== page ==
New Quit Smoking Aid
Today there are many ways and means by which one can kick the habit of smoking cigarettes. Some opt to try nicotine patches, while others choose nicotine gum. Others may give hypnosis a try. Meantime, there are still plenty of smokers who attempt to quit cold turkey, with no aids whatsoever.
New quit-smoking aids pop up all the time. The newest aid on the market is something called, "e-cigarettes." These give smokers a little extra something to lean on during the difficult process of quitting smoking.
E-cigarettes are thin tubes that resemble regular cigarettes. The tubes convert a form of liquid nicotine into a vapor that tastes much like tobacco and can be inhaled by the "smoker." However, these e-cigarettes could not be sold in the United States until January 2010.
Though the FDA was against the commercial sale of e-cigarettes, a federal judge lifted an import ban on the e-cigarettes, which are manufactured in China. Distributors of the e-cigarettes claim that unlike true cigarettes, e-cigarettes contain no carcinogens. Why then, should the FDA be reluctant to allow the sale of e-cigarettes in the U.S.?
According to the federal judge who allowed the ban to be lifted, Judge Leon, the reluctance of the FDA to allow e-cigarettes to be sold stems from the desire to label all tobacco by-products as either drugs or devices. "This case appears to be yet another example of FDA's aggressive efforts to regulate recreational tobacco products as drugs or devices," wrote Judge Leon in his decision.
The year 2009 saw some landmark tobacco legislation which, according to Judge Leon, will allow the Food and Drug Administration's tobacco division to regulate both the contents and advertising techniques of e-cigarettes as it has done for other, more commonly used tobacco products. Despite their ability to alter contents or change the marketing schemes of e-cigarettes, the agency still does not have the right to place a ban on these quit-smoking aids, ruled the judge.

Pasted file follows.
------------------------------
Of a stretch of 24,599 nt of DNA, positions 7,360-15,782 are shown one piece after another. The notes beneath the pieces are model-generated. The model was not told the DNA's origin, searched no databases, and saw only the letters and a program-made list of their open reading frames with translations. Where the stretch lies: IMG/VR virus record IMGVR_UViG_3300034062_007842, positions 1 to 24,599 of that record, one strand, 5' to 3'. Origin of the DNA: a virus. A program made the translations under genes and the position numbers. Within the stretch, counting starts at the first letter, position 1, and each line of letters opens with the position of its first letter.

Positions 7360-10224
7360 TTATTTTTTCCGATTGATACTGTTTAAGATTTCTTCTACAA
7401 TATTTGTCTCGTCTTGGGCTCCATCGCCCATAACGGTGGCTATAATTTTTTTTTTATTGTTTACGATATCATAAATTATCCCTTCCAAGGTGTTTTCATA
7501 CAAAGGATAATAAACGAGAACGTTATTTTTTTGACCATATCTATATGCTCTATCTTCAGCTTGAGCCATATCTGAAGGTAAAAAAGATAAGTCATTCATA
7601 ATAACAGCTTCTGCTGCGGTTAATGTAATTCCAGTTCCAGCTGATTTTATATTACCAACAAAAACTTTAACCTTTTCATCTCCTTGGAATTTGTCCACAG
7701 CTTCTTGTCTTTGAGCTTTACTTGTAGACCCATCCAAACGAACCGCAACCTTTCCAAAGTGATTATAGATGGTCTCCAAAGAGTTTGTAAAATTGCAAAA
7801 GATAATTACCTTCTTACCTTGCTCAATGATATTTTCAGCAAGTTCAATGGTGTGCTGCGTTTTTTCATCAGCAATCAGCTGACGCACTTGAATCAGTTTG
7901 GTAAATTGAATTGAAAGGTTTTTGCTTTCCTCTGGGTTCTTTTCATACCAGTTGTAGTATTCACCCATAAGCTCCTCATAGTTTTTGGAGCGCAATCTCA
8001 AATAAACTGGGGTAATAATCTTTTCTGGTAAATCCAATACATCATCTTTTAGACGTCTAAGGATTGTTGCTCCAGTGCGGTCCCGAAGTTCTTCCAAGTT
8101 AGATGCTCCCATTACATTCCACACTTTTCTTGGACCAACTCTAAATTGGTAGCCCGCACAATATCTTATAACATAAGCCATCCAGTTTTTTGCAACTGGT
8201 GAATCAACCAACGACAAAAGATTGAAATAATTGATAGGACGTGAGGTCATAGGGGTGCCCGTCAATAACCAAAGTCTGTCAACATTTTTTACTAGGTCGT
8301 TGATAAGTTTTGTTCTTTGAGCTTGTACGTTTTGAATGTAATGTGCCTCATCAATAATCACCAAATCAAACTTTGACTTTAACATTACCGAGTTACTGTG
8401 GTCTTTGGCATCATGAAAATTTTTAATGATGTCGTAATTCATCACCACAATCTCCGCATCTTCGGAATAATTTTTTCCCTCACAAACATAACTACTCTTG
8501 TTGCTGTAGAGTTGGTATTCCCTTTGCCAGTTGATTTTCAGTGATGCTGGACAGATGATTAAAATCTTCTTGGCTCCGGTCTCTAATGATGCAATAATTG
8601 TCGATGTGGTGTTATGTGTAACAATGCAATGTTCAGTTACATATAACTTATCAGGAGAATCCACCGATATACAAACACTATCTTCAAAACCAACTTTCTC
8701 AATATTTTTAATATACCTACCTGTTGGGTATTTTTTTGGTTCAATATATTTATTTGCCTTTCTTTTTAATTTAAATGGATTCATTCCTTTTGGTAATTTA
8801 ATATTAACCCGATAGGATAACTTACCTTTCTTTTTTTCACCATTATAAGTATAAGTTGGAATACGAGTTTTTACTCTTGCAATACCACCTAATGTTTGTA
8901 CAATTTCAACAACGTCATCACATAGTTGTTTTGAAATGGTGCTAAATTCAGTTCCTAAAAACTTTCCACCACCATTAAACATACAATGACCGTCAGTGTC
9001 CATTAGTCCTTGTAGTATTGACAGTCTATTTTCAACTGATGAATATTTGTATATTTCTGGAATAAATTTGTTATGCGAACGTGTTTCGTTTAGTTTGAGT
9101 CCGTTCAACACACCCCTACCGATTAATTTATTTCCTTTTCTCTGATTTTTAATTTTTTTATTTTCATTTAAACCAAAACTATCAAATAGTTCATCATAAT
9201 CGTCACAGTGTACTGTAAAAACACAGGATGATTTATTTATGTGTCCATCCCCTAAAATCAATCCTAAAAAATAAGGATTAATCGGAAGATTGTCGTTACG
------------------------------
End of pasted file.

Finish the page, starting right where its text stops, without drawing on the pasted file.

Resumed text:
But the FDA isn't taking the judge's decision lying down: "The public health issues surrounding electronic cigarettes are of serious concern to the F.D.A. The agency is reviewing Judge Leon's opinion and will decide the appropriate action to take."
The FDA may be right to be concerned about the safety of e-cigarettes. But if e-cigarettes might be found to contain no harmful carcinogens as the Chinese claim, why has the FDA not initiated a study to confirm or disprove the safety of this product? Isn't it just possible that e-cigarettes might help millions of Americans to avoid cancer?
But until the FDA has the final word, potential quitters have one more aid on their side in the battle against nicotine, thanks to Judge Leon: e-cigarettes.